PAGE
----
14 Dead after fire aboard a Russian nuclear submarine
14 Crew members have been confirmed dead after a fire broke out that released toxic fumes aboard a Russian navy submersible, Russia’s Defense Ministry stated on Tuesday, July 2nd. More details have since been released; though, there were initially few.
It was quite the scene when President Vladimir Putin cancelled his scheduled appearance to be rushed to an emergency meeting with Defense Minister Sergei Shoigu over what could well have been an attack.
Putin immediately commanded Shoigu to depart for the Arctic base in Severomorsk, where the Navy submersible, which happened to be nuclear-powered, was brought. Shoigu oversaw the investigation and a televised meeting was quickly set up to disseminate some of the details.
“I ask you to fly to Severomorsk in order to personally listen to the reports and to aim the commission to get to the bottom of the causes of the tragedy,” Putin said.
The Defence Ministry has since said that the fire broke out Monday while performing tests in Russian waters, and that the fire was put out due to the fast acting and sacrifice of the crew members.
“Fourteen submariners have died of poisoning by fumes from the fire,” Shoigu later told Putin during the meeting. “The fire was extinguished thanks to the crew’s resolute action.”
Shoigu, when speaking with officials investigating the fire, said that those who died were “high professionals” and “unique experts”, the Globe and Mail has reported.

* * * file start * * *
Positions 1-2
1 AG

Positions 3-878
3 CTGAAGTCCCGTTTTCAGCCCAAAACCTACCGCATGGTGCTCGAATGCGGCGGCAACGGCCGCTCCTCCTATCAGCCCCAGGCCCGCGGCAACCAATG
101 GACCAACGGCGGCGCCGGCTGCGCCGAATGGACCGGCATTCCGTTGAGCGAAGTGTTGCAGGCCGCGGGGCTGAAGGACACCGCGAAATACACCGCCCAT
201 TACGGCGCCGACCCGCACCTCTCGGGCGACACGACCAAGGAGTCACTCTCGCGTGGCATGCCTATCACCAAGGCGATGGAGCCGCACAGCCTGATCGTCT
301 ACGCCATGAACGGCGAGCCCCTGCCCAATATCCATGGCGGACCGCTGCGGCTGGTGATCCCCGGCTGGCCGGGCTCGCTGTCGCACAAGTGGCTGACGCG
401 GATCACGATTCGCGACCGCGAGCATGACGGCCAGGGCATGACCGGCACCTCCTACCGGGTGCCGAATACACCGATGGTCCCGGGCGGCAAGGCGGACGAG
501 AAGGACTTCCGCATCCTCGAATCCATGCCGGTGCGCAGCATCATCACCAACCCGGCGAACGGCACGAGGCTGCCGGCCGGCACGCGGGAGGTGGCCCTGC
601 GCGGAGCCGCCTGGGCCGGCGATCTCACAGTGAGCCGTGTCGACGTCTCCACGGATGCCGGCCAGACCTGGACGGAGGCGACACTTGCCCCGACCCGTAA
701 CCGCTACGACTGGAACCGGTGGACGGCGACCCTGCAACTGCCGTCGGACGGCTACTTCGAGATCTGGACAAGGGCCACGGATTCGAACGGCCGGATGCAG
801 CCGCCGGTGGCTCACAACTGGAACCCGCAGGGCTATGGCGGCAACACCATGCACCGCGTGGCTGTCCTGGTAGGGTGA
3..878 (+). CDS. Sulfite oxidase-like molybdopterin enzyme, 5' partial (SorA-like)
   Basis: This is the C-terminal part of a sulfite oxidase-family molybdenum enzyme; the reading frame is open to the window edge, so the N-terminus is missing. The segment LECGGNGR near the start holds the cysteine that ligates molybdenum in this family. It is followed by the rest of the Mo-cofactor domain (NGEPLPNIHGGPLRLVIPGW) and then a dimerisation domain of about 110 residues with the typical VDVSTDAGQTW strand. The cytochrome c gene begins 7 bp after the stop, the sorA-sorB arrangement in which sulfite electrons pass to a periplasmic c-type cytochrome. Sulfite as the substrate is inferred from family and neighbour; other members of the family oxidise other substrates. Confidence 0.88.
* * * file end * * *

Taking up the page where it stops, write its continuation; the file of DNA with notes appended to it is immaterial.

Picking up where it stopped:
“The submariners acted heroically in the critical situation,” Shoigu said. “They evacuated a civilian expert from the compartment that was engulfed by fire and shut the door to prevent the fire from spreading further and fought for the ship’s survival until the end.”
“It’s a huge loss for the navy,” Putin said. “I offer my sincere condolences to the families of the victims.”
“Few images and details have emerged about the vessel,” Vladimir Isachenkov of the Associated Press commented. “In 2012, the Losharik was involved in research intended to prove Russia’s claim on the vast Arctic seabed. It collected samples from a depth of 2,500 metres (8,202 feet), according to official statements at the time. Regular submarines can typically dive only to depths of up to 600 metres (2,000 feet).”
It has since been revealed that the vessel had a special mission and a highly specialized crew.
“It’s isn’t a regular vessel,” Putin said. “It’s a research vessel with a highly professional crew,” adding that seven of the victims had obtained the rank of captain, with two being highly decorated with the nation’s highest military medal, the Hero of Russia.
More details are still pending, but it has been revealed by Russia’s defence minister that some crewmembers have survived the devastating fire.